The Woolworths Museum

'A Little Piece of Home'

Woolworths in North End, Croydon - pictured in 1940

Above: North End, Croydon, Surrey prepared for the blitz in early 1940


The article's author, Paul Seaton, who also created the Woolworths Museum

North American servicemen landing in the UK in 1942 were handed a booklet called A Short Guide to Britain. It explained that a 'trolley' is a 'tram', an 'elevator' is a 'lift' and a 'five-and-ten (store)' is a 'bazaar. In fact, the American five-and-ten had a British cousin, the threepenny and sixpenny store, and both were baptised F W Woolworth. The stores became a focal point for many servicemen in the build-up to the D-Day landings, as 'a little piece of home', Sixty years on, GIs are still remembered with affection, as Woolworths historian Paul Seaton explains.


Woolworth was one of the first multi-nationals. Founded in 1879 by American Frank Winfield Woolworth, the store chain revolutionised retailing in the late 19th and early 20th Centuries by embracing the principles of mass production and by sourcing directly from manufacturers. By 1890 Woolworth was travelling to Europe regularly on buying trips. He established large warehouses in Sonneberg and Calais to sort and pack goods for despatch to New York, and in 1909 he opened a chain of threepenny and sixpenny stores in the UK.

By the late 1930s the company traded on three continents and had thriving stores in the main shopping streets of America, Canada, the UK and Eire and a growing presence in Germany. Buyers in London, Tokyo and Sonneberg reported back to New York. A strong corporate culture and value set were subtly adapted to suit the circumstances in each country.


The outbreak of the Second World War tested every facet of company operation. Christmas 1939 in the United States was comfortable. Sales in the United States were good thanks to a new invention, a colour Christmas catalogue, distributed free of charge in the stores. War seemed a million miles away and public opinion was strongly anti-war.

The contrast with life in the UK could not have been more extreme. The counters were unusually empty and there was an unspoken fear of gas or bomb attack. The shortages partly resulted from factories switching to war production, but the main cause was hoarding. Customers squirreled away everything from sweets to socks and from screwdrivers to stick-on-soles. 'You don't know when they'll next be in the shops,' customers murmured in the queue. Within weeks, prices had doubled and the government had introduced rationing for food and other commodities.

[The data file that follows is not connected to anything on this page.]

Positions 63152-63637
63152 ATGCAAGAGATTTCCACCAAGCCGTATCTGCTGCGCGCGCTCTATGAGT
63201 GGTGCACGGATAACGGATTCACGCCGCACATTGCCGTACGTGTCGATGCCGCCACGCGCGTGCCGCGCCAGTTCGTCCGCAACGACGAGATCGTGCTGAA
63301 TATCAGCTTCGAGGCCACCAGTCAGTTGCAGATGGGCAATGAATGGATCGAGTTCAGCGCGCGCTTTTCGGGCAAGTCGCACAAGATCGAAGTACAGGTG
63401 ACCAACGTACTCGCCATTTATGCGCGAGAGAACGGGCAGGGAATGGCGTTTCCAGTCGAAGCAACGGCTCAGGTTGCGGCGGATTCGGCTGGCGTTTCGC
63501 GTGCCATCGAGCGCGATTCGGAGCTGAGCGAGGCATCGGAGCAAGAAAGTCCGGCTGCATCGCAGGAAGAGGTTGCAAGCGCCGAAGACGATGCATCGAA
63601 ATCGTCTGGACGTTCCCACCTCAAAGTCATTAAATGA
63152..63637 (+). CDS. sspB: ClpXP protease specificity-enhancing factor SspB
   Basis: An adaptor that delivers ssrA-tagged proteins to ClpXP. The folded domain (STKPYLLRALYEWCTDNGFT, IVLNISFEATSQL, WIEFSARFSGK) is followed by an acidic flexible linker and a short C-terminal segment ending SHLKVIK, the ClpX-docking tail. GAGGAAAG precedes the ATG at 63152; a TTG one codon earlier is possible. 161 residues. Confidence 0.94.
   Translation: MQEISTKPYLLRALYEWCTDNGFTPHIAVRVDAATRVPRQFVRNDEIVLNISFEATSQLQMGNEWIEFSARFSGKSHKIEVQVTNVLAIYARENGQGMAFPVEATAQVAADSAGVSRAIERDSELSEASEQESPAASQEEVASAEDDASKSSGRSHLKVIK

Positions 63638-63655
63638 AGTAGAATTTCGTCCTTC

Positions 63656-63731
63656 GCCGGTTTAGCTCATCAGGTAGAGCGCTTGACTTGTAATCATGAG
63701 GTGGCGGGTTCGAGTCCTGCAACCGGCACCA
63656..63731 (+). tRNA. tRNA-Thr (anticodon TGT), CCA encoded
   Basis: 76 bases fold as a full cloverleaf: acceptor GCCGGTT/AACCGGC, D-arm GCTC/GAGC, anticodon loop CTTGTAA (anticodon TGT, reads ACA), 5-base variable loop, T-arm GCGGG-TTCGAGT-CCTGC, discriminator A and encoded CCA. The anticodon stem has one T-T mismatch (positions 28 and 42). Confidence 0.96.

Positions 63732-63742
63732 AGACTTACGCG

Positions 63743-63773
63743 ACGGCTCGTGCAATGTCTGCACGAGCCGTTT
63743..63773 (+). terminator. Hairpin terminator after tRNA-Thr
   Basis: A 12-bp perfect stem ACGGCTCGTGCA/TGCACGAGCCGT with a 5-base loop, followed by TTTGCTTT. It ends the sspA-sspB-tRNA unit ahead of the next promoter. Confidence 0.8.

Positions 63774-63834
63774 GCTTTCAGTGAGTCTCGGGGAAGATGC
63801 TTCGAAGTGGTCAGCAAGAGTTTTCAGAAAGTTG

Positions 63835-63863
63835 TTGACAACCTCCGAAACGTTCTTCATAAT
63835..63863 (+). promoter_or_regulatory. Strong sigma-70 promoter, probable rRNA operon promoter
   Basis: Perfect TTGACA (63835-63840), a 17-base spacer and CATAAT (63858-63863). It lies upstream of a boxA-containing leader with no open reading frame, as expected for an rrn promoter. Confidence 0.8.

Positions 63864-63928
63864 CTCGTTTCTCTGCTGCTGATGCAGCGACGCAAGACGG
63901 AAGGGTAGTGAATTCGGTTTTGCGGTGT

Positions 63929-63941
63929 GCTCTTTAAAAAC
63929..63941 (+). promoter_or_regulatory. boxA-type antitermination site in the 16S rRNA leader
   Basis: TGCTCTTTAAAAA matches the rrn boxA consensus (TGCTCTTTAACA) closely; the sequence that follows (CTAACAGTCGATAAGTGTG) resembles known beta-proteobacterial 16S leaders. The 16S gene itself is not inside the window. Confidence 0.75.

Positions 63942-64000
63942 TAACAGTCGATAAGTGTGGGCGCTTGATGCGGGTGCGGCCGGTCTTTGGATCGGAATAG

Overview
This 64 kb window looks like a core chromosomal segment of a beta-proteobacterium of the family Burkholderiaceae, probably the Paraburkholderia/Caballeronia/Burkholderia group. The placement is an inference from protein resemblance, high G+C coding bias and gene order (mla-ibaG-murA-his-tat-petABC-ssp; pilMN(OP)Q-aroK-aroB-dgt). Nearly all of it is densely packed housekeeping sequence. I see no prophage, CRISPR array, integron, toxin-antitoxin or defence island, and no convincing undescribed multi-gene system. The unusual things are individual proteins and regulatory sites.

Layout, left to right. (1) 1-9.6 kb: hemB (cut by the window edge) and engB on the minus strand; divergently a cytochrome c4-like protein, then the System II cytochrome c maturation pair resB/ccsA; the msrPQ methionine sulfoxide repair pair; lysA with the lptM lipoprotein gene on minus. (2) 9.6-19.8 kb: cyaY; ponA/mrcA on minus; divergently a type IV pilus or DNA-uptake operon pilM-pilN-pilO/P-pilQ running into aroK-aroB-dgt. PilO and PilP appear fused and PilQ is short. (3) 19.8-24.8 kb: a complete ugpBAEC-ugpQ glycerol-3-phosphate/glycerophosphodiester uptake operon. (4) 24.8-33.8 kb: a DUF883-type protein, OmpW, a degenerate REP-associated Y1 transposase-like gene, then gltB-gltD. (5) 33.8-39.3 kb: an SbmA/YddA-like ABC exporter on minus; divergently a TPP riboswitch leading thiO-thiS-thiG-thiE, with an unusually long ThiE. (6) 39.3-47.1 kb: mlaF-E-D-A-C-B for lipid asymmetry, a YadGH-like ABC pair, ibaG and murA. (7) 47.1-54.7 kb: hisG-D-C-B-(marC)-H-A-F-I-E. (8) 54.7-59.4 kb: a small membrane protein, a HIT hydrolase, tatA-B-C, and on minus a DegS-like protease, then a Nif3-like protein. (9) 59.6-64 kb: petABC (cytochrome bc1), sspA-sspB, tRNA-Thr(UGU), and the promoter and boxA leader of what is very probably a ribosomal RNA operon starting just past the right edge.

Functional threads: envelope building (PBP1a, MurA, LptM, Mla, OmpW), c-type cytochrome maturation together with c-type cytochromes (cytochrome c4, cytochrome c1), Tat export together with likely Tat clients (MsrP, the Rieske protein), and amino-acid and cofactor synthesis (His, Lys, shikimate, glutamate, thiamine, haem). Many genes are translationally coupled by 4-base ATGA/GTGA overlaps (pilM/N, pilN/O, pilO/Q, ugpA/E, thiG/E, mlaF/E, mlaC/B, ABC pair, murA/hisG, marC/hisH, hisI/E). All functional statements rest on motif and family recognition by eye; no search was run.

War presented three big challenges to the British Board:

  • Running the stores, with an increasing number of colleagues called up or volunteering for war service
  • Protecting stores and local communities from enemy action, by playing a leading role in local civil defence activities, with Woolworths often the largest store in town
  • Creating a new brand when 'Nothing over sixpence' became unsustainable as prices kept rising.


(Top) Frank Woolworth at Conneaut, Ohio; (Middle) Christmas Catalogue from the USA in 1940 and (Bottom) Back cover of the Woolworths staff magazine "The New Bond" at the start of World War II.


Above: Frank W. Woolworth at his store in Conneaut, Ohio; Woolworth's first colour Xmas Catalogue; New Bond British Staff Magazine. Below: Cartoons from a 1939 Woolworth Xmas Card. (Top: Birmingham District Manager E.G. Britten; Middle: Tommy Ward, Asst District Mgr, Bottom: Sweets Merchandiser A. C. Smith.)

Cartoon drawings of the District Office management from the Birmingham District, from the 1940 Christmas Card


As the war continued, conscription presented a bigger and bigger challenge. Initially only male staff were called up or volunteered, but by 1941 factories and farms needed women too. To begin with the Ministry of Labour allowed companies time to train replacements for those called up, but not for long. Training had to be improved for all colleagues, so that each key role had an understudy. Often the women who had secretly run the stores for years under the 'supervision' of young managers were at last given the recognition they deserved. The training laid the foundation for massive expansion in the 1950s with many continuing to manage stores when the war was over.

Across the UK, Woolworths colleagues took leading roles in the ARP, as well as acting as fire-watchers, special policemen and auxiliary nurses. Night after night coastal and city centre stores were bombed and day after day colleagues swept up, picked up the pieces and got right back to work. In Coventry, Plymouth, Dover and Canterbury, days after the Woolworths store was destroyed a new one opened in temporary premises. In many other towns two branches merged, with the colleagues working together and many loyal customers travelling several miles for their weekly trip to Woolworths.